What Are You Driving At, Anyway?

WHOOSH. Woosh. Woosh. WHOOSH whoosh whoosh whoosh WHOOSH tinkle clatter Crash.

The scene in my rearview mirror.

Somehow I’d ended up down a lane clearly not meant for driving. One second it was a road, the next it was outdoor cafés. Fancy umbrella-ed tables with silverware and wine glasses.

My wife and I are traveling in Italy right now. It’s our 20th wedding anniversary, and that’s the only reason a whole week went by last week with no updates to this blog (for the first time––not likely the last). It has been a special privilege indeed to enjoy a vacation without kids (thanks to my folks and Ruth, the kids’ Xi’an auntie). At the moment I’m typing on a train somewhere between Florence and Venice, which is just about as lovely as it sounds.

For three days we had a rental car, which we took from Rome to the Tuscan countryside to the sea and then back to Florence. While in the charming city of Siena, we found ourselves between ancient stone buildings on an ancient stone street: lots of people but no cars. Except ours. The people were huddled around their guides, or looking at maps or in our windows as we crept through their midst. The shops were selling gelato and postcards and trinkets. Try as I might, I couldn’t find a way out, and the road wound ever downwards, everything in the bowl funneling us to old city Centro. Every time I tried a turn, it seemed to be a road that was only more inappropriate.

Finally, the warning signs informed me the next pass between stone was only 2.0 meters. I longed for a digital option where the sign told me how wide my car was. At last, around the next bend there was a teeny garbage truck, a handicap parking space, and “P” signs. I wasn’t crazy. “Parking” up ahead. We emerged, blinking, into a large open square surrounded by churches. I saw the green-and-white-striped marble monstrosity on a postcard later.

Off to the side was a pile of compact cars like ours. I pulled up to the bumper of the last one in a row, the final “space” they’d formed in between the two rows of real spaces. At last I felt lucky, and we got out ready to walk around a bit.

I noticed a lady in a nametag watching us. She wasn’t wearing any kind of uniform, but she came towards us a few steps to scrutinize my license plate. “Blah blah blah blassio?” she asked in what I assume was perfect Italiano. “Um…no?” I replied in flawless English.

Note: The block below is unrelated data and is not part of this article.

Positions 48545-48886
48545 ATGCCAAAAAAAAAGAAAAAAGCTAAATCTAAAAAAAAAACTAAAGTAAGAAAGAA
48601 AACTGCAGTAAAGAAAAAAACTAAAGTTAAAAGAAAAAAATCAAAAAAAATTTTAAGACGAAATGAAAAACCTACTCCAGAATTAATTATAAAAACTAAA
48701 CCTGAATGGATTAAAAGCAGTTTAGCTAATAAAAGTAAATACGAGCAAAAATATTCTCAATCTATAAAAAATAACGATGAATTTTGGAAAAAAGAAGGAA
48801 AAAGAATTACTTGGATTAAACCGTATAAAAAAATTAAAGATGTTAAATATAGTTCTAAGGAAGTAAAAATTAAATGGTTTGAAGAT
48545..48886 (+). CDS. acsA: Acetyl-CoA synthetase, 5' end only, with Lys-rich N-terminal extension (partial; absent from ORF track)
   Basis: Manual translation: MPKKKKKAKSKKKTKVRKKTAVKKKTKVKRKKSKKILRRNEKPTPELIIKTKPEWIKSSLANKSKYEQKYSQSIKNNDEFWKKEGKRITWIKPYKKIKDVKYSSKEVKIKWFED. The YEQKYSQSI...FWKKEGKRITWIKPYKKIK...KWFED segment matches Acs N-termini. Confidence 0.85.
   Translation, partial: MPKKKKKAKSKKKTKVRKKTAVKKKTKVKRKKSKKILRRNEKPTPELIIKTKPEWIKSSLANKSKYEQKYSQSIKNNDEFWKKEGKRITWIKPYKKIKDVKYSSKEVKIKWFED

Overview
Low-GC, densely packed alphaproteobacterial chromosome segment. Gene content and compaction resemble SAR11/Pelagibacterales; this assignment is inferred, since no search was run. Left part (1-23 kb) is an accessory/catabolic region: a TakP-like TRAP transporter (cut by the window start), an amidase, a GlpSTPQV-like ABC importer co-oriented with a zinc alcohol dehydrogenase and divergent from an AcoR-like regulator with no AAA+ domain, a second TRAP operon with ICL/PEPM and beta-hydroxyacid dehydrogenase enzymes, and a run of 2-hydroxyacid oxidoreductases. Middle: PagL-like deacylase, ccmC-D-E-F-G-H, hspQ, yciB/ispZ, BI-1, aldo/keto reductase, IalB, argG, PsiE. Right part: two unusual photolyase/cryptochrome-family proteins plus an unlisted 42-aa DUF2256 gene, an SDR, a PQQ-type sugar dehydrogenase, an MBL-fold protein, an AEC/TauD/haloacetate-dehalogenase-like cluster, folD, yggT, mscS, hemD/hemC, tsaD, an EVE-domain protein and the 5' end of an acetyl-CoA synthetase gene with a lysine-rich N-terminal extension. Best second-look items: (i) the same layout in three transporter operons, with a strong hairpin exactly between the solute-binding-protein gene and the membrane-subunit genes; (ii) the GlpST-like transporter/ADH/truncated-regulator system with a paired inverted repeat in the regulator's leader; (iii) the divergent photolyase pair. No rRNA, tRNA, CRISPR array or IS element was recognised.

Thankfully she spoke English, too, and she kindly told me that not only was this resident parking only, but that driving within the city walls of all the cities in the whole region was illegal. Only residents and those with hotel reservations inside the wall.


“There are cameras everywhere; they will put a €150 fine on the credit card connected to this rental car.”

Oh, my. This wasn’t even my first violation, then. Tickets surpassing our restaurant bills for two weeks was not my idea of a priceless vacation. We thanked her for the information and hightailed it out of there.

That’s when the WHOOSH story came back to me. The WHOOSH story didn’t happen on this trip. But the WHOOSH (an umbrella around a restaurant table spinning and spinning until it fell) story did happen in Italy. I’ve been here once before. For one night. 1994. One year before getting married. Only that time while driving, I’d found myself so deep into old stone roads that I’d left them altogether with only restaurants as far as the eye could see. Plus, that time it hadn’t been a Fiat 500C I’d been driving, it had been a diesel camping van. Six-sleeper.

Like on the current trip, then I had long been stressfully looking for an escape route. At the moment of my umbrella disaster, I’d actually judged the space wide enough, but…I’d forgotten about the double bed cannister above, extending out wider than the driver’s cab. That’s what swiped the umbrella.

It was bad enough to see a couple of Italian waiters running out into the street waving their arms and shouting, even though I got out and even though they told me not to worry. It was far worse, 100 meters later when the road truly became impassable, to have to throw the camper into reverse and go by them again backwards while they covered their mouths in a weak attempt to conceal their laughing.

Did the “beep beep beep” that day really sound like “I.Di.Ot” or is that just my memory?

Here’s what I will say: if those ticket violations from this trip really do show up on my visa card? For my next trip to Italy (which, if things follow the current pattern, I guess will fall in 2036) I’ll stick to trains.